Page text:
Although personal computers in the high school classroom were becoming a norm before COVID, the pandemic accelerated the process and forced the rest of K-12 to adopt them. By all means, introduce computers in middle school and teach computer technology in high school, but keep them out of elementary schools.
Of the many bizarre responses to COVID, few will have as long-lasting effects as the introduction of iPads in kindergarten, the loaning of personal laptops to students of every grade by school districts, and the mass exodus from in-person classes to virtual learning.
It is not surprising that computers have found their way into public schools because Americans have a strong inclination to innovate. But this inclination leads us to accept, almost without question, the intrinsic value of new technologies. Television, for example, was brought into the classroom for educational purposes as soon as it was mass-produced and made affordable. Although personal computers in the classroom—primarily in high schools—were becoming a norm before COVID, the pandemic accelerated the process, even adding, with breathtaking speed, the rest of K-12 to the virtual roster. By all means, introduce computers in middle school and teach computer technology in high school, but keep them far away from and out of elementary schools.
While technology is not intrinsically evil, it is also not intrinsically good. We must consider what we gain and what we lose by its adoption into our culture and especially our schools. For example, when the printing press was invented, the scribes were out of a job, but more books were being published. The wider availability of books led to an increase in literacy among many populations and an increase in sequential and logical thought, eventually leading to unprecedented advancement in our knowledge of the world. Television, however, has the power to undo all this as its nature favors imagery and narrative. The public discourse of a society dominated by television is based not on rational argumentation but on aesthetic appeal. Each technological tool has its strengths and weaknesses, and we should be asking what those strengths and weaknesses are.
We must think twice before normalizing any form of technology and must seek to have an understanding of a new technological tool’s implication for meaning in our lives. For once a technological tool is normalized, it is almost impossible to go back. So what has been the effect on elementary school students since bringing in iPads and personal Chromebooks? What will be the effect in the near future? In attempting to be fair, I will address the good, the bad, and the ugly—and it does get ugly—of putting computers in the hands of children.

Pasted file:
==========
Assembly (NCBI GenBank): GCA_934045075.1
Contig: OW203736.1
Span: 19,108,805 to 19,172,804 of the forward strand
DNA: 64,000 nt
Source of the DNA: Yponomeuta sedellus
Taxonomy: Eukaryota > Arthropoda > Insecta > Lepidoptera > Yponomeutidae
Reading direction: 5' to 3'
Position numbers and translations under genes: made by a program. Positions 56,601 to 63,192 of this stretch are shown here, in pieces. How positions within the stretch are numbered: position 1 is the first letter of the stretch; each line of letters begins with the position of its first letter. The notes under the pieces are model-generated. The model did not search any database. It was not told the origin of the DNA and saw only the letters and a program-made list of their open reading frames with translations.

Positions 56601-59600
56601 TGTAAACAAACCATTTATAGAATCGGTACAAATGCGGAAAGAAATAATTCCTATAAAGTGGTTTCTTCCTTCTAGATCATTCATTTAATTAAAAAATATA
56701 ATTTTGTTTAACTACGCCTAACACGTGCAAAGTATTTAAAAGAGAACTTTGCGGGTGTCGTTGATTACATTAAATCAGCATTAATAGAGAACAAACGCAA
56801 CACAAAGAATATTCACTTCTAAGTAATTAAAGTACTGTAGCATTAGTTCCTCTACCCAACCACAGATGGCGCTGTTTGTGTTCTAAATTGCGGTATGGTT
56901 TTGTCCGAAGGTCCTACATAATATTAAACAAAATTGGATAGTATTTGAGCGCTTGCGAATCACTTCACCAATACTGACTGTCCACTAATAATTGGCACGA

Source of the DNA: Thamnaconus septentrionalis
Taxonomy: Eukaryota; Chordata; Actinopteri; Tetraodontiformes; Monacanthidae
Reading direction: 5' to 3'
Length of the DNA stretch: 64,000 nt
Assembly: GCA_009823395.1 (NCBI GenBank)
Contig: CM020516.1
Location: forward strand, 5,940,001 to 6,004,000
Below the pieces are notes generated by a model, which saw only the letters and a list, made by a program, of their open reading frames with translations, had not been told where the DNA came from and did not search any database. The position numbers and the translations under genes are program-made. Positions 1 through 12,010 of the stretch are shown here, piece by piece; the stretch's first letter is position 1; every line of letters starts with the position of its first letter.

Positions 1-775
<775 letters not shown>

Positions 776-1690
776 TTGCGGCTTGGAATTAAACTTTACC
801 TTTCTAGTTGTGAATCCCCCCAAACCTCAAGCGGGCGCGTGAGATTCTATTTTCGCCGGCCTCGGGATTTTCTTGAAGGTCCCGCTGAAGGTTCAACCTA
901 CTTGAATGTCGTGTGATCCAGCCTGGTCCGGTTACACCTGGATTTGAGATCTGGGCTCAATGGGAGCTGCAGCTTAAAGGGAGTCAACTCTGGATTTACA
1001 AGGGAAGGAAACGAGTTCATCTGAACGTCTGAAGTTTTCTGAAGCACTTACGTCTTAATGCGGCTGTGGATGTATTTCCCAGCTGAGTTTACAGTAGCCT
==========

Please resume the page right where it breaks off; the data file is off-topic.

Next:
There are plenty of good things about computers that deserve praise. Computers give us access to libraries and knowledge that ancient scholars could not have even dreamed possible. Computers give us unbelievable precision in fields such as medicine, astronomy, mathematics, and business. Least of all, computers offer access to an incredible amount of entertainment from films to video games to music.
The shift to virtual business has also been good on at least one front: in putting work back into the home. Pre-Industrial Revolution, work was largely agricultural and involved the entire family. The home was not a hive to which everyone returned at the end of the day after buzzing about; it was a place where work, family, and religion were intimately married to one another. It could be argued that computers have helped strengthen the family community, or at least provided the opportunity.
Despite these good things about computers and virtual work, I can think of no good thing computers give specifically to kindergarteners—or elementary students for that matter. What do kids need Google for? Why do they need an app for everything—for anything? As a substitute teacher in a North Texas Independent School District (ISD), the only thing I see kindergarteners do with computers is play games. They might be ‘educational’ games that intend to put math or science in practice, but they are games nonetheless. In such instances, what kids are actually learning is not math, science, or English, but that computers are fun. It isn’t wrong to have fun, but it has been shown that computer games are designed to keep people playing them by controlling dopamine levels. This same design is in children’s games, and research is beginning to demonstrate that screen time can negatively affect the neurological structure of a child’s brain.[*]